This is a harder question than it may appear. Obviously if something like an x-ray machine required charitable funding, that would be crazy. But what about the less essential improvements?

If we wanted, the government could use taxation to transform crumbling NHS buildings into modern, glass palaces with showpiece architecture. Or we could ensure that every patient has a Playstation 5 to pass the time while recovering, and serve caviar in the staff canteen.

The problem with healthcare in particular is that there will never be enough money. There will always be something else that can be done to improve services or improve conditions for patients. An extra diagnostic test, an extra nurse, another expensive new machine. Our needs and wants will never be satiated. This is why we have to ration healthcare services and pick and choose what is and isn’t paid for by taxation.

My own view, as a non-expert in healthcare, is that many of the things NHS Charities Together funds do sound important and like the sort of things that taxation should be funding. I am very emotionally comfortable with the idea of paying NHS staff whopping great big salaries and giving them a big bonus for their work during the pandemic. But, at some point, there will be a trade-off** and a line will have to be drawn.

This means that even if we had a more lavishly funded NHS, there would still ultimately be a role for charity at some point, and figuring out where we want that to be, instead of barking out basically meaningless slogans is probably a better use of our time.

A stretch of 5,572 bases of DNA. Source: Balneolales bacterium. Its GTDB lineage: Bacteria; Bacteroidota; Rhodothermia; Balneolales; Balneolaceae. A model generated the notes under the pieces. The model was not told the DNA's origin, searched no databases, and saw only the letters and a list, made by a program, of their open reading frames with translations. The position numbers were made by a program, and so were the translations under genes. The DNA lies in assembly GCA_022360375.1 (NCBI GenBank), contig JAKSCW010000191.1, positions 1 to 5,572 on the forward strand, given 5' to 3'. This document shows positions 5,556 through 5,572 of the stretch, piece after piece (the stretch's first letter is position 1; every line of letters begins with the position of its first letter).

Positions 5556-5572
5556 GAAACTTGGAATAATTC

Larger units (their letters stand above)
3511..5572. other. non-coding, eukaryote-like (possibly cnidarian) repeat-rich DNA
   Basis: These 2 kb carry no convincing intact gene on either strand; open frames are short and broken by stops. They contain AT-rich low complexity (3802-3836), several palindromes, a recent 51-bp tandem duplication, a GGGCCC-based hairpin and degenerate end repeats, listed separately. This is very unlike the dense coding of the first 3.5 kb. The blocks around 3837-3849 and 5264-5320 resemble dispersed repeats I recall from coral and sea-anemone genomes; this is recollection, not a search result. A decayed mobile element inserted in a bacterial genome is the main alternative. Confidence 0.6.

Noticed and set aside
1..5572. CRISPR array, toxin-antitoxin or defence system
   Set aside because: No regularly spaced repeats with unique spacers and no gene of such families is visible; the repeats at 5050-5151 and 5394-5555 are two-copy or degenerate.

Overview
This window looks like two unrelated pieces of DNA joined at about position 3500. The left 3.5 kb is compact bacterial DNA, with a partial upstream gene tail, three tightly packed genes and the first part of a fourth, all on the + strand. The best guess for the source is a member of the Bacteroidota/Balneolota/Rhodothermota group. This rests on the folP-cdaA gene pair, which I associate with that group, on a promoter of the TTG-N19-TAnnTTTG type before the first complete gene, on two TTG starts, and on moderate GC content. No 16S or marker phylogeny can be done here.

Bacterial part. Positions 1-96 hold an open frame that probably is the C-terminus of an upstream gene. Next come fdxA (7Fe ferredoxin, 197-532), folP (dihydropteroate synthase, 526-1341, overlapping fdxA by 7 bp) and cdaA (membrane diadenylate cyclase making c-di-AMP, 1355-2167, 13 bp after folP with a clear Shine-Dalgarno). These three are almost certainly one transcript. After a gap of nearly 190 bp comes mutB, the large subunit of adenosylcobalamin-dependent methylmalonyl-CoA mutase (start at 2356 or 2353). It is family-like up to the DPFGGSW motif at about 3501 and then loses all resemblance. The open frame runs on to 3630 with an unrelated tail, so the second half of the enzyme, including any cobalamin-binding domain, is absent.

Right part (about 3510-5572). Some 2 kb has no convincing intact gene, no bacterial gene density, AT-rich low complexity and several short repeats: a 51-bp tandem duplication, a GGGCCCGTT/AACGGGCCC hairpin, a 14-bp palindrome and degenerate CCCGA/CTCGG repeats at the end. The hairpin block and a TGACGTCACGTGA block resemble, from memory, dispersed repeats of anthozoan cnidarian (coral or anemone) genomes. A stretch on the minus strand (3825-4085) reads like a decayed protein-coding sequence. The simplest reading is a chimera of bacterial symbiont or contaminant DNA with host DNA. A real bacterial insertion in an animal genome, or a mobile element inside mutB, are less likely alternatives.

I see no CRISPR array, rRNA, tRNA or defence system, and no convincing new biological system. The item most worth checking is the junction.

That’s enough of that.

Anyway, that’s enough of me inadvertently shitting on Captain Tom’s mythology. I didn’t even get around to pointing out that the viral tweets are even more stupid once you compare the actual NHS budget with NHS Charities Together’s actual income. I don’t even think the column on the left takes any extra COVID cash into account.

Nor did I even get to explain how the social media discourse around public vs private in the NHS is stupid too. Maybe I’ll do another post some day.

Ultimately, the good news is that Captain Tom’s money is still going to go to plenty of good causes. And it will, slightly indirectly, help the NHS. But it is still important to be accurate, and acknowledge that no, Captain Tom wasn’t raising money to “fund the NHS” in the sense that is heavily implied by the viral tweeters.

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(*Though I guess, amusingly, gift aid is basically a tax write-off, so claiming the gift aid is a bit like taking a chunk of cash, a proportion of which would ordinarily go to the NHS, and spending it on NHS Charities instead…)

(**As an aside, I do wonder if, in fact, funding some of the NHS Charities stuff centrally could lead to some unusual perverse incentives. Imagine, for example, the screaming Daily Mail splashes about tax payers cash being used to buy iPads and redecorate break rooms instead of being spent on employing more nurses.)

(***UPDATE: When this post was originally published instead of using the phrase “non-clinical”, I did in fact say “for lack of a more compassionate term, non-essential”. This has led to a lot of people getting mad and missing the point I am making, so I have decided to edit this for clarity. My point, however, remains the same. If only my brain could have conjured the word “clinical” when I wrote this incredibly late last night!)